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In the Path of Falling Objects

The bond between brothers can never be broken.

In the Path of Falling Objects

Andrew Smith strikes again! I’m starting off the new year by diving into the stack of books that I received at Christmas (and yes, they are all Andrew Smith). I decided to start with “In the Path of Falling Objects,” and I am glad that my 2021 reading journey is starting off with a bang. Smith, who is one of my favorite authors, has a way of crafting characters and narratives that completely hook that reader--and this book was no exception. Like a slow boil, I suddenly realized that I couldn’t put this book down; instead, I began furiously turning the pages in a desperate need to know how it would all end.

“In the Path of Falling Object” tells the story of two brothers, Jonah and Simon, as they run away from their home on a journey to Arizona--the place where they are going to meet their older brother when he returns from fighting in Vietnam. Leaving behind a mother who couldn’t care less about them, the two boys begin their journey across the desert, hoping to find what’s left of their family on the other side. Like typical brothers, Jonah and Simon don’t see eye to eye: they fight, they argue, they fight some more, and then follow that up with more arguing, but at the end of the day there is a bond--a love between them--that cannot be broken. Carrying nothing but a composition book containing a hand drawn map of their journey, ten dollars, the letters from their brother in Vietnam, and a loaded handgun, Jonah and Simon know their journey won’t be easy.

When they hear a car approaching them on the road, Jonah instructs his younger brother to simply keep his head down and continue walking, but Simon, thinking he knows better, holds out his thumb to signal for a ride. Enter Mitch, Lilly, and Don. As Jonah and Simon join Mitch and Lilly, they realize two things: Mitch, despite his normal outward appearance, is completely deranged and Lilly, a fair and beautiful young woman, is harboring a secret; oh, and they drive around with a mental statue resembling Don Quixote in the backseat of the car.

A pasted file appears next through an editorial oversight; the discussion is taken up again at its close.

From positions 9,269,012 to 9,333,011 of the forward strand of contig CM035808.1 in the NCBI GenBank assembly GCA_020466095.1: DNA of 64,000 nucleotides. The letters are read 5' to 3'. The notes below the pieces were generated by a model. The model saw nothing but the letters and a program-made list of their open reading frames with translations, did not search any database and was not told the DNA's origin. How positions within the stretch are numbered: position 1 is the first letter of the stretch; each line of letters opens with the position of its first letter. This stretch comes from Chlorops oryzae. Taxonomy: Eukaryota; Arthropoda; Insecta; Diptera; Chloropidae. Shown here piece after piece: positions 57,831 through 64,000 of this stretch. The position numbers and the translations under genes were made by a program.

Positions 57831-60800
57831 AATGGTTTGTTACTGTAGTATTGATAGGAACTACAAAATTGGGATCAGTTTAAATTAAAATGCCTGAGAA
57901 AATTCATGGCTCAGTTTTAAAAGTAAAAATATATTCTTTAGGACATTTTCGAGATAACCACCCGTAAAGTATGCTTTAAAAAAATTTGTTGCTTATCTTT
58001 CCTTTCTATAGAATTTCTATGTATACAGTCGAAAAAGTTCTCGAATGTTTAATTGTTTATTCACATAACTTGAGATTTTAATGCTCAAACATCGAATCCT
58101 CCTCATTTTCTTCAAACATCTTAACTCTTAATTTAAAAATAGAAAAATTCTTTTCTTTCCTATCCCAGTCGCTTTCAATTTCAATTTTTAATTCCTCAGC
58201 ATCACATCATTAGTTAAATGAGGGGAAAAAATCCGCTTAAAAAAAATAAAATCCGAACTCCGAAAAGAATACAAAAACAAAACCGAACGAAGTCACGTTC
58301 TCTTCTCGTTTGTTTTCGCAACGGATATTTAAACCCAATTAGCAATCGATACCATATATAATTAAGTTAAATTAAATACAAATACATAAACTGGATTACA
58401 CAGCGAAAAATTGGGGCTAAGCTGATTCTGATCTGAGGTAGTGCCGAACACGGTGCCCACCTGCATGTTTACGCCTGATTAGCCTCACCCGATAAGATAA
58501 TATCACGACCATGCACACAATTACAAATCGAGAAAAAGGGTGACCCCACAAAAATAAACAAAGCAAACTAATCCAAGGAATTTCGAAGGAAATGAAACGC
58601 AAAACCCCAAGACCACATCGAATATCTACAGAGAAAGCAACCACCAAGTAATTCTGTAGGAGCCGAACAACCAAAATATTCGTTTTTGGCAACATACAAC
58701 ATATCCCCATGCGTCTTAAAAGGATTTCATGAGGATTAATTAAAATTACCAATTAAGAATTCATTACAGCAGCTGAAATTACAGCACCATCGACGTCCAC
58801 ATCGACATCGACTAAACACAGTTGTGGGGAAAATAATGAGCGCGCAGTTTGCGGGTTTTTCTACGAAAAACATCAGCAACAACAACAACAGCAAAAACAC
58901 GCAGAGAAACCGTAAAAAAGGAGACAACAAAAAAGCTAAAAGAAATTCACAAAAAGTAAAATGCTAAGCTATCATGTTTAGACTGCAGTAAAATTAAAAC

Simon, who idolizes Mitch, becomes enamored with the lifestyle that he leads on the road, but Jonah, realizing Mitch’s true intentions, urges his brother to flee with him. After an unfortunate event leaves the brothers separated, it becomes an urgent journey to reconnect before it’s too late.

Smith does an excellent job at writing characters that feel real--that feel human. As someone who doesn’t have siblings, I was able to experience the bond between these brothers and understand the unspoken need to protect one another. The characters in the book are complex, raw, and force you to think about what you truly know about a person. Gravity is used as a metaphor throughout the book to showcase the law attraction that keeps everything grounded and proves that actions come with consequences.

I loved the way that this book used an alternating point of view for different chapters to allow the reader to get inside the mind of different characters. As the book began to approach the climax, the chapters became shorter and shorter which created a rushed feeling in the reader--almost forcing you to quickly keep turning the page. The chapters in Jonah’s point of view each began with a letter he received from his brother in Vietnam and the letters acted as a mirror to connect the struggles that these brothers were facing despite being a world apart.

This book is filled with excellently written characters, excitement, romance, and plenty of moments leaving the reader going, “wait..what?!” Although there were a few spots when I felt the plot was a little dry, I would recommend this to anyone looking for a quick read that leaves you on the edge of your seat.

4 out of 5 stars

book reviews
Kurt Mason
Kurt Mason
Read next: Camping > Hotels
Kurt Mason

Teacher • Writer • Reader • Watcher of Movies • Player of Games • Lover of Animals

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